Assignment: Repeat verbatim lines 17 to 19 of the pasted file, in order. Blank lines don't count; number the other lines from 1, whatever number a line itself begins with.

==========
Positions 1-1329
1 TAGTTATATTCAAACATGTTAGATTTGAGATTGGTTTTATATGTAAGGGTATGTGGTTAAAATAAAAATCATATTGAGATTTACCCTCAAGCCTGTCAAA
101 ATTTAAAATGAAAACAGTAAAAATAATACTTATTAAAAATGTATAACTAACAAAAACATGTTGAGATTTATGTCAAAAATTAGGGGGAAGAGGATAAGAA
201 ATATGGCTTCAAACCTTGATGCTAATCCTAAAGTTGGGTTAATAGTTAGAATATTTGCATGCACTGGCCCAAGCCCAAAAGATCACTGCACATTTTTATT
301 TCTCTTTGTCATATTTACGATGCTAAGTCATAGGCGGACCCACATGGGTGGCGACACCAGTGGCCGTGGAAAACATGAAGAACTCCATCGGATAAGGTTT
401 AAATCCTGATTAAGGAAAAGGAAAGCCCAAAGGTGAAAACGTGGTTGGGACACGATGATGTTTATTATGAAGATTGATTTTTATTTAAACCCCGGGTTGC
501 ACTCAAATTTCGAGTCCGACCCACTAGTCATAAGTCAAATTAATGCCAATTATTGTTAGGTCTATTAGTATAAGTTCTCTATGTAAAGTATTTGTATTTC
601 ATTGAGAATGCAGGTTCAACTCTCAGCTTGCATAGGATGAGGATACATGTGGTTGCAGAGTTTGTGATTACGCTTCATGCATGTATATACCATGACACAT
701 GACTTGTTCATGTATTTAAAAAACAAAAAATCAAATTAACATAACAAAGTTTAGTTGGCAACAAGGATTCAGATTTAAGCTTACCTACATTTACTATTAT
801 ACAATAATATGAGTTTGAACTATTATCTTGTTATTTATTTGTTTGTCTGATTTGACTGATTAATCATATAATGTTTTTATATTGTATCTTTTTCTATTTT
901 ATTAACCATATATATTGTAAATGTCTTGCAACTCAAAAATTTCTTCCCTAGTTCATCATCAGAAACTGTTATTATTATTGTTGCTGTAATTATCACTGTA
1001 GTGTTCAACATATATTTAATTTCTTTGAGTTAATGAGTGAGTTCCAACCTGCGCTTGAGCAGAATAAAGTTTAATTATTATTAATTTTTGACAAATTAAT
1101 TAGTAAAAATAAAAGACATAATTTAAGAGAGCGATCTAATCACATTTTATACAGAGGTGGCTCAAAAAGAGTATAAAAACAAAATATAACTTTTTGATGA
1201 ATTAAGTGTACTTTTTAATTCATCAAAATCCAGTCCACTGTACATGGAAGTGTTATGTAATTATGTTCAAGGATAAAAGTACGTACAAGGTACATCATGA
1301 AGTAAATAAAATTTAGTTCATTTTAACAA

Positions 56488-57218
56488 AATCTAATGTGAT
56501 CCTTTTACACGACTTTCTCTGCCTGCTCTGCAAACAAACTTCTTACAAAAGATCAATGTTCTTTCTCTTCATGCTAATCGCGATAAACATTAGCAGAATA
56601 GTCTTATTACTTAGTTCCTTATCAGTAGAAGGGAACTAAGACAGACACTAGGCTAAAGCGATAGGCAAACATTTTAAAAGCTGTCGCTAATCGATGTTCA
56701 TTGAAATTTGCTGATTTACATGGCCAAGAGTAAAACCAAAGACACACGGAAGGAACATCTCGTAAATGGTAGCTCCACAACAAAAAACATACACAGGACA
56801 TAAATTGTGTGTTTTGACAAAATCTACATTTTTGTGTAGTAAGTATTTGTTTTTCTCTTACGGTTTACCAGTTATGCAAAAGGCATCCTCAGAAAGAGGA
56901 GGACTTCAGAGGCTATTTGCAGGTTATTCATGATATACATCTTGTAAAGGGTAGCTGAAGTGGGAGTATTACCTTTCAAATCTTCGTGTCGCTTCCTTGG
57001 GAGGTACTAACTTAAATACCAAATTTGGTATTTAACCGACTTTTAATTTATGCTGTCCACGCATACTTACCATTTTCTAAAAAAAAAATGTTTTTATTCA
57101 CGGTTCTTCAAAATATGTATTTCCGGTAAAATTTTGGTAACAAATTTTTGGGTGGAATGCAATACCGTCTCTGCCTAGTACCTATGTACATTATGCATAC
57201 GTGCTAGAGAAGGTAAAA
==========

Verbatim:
56488 AATCTAATGTGAT
56501 CCTTTTACACGACTTTCTCTGCCTGCTCTGCAAACAAACTTCTTACAAAAGATCAATGTTCTTTCTCTTCATGCTAATCGCGATAAACATTAGCAGAATA
56601 GTCTTATTACTTAGTTCCTTATCAGTAGAAGGGAACTAAGACAGACACTAGGCTAAAGCGATAGGCAAACATTTTAAAAGCTGTCGCTAATCGATGTTCA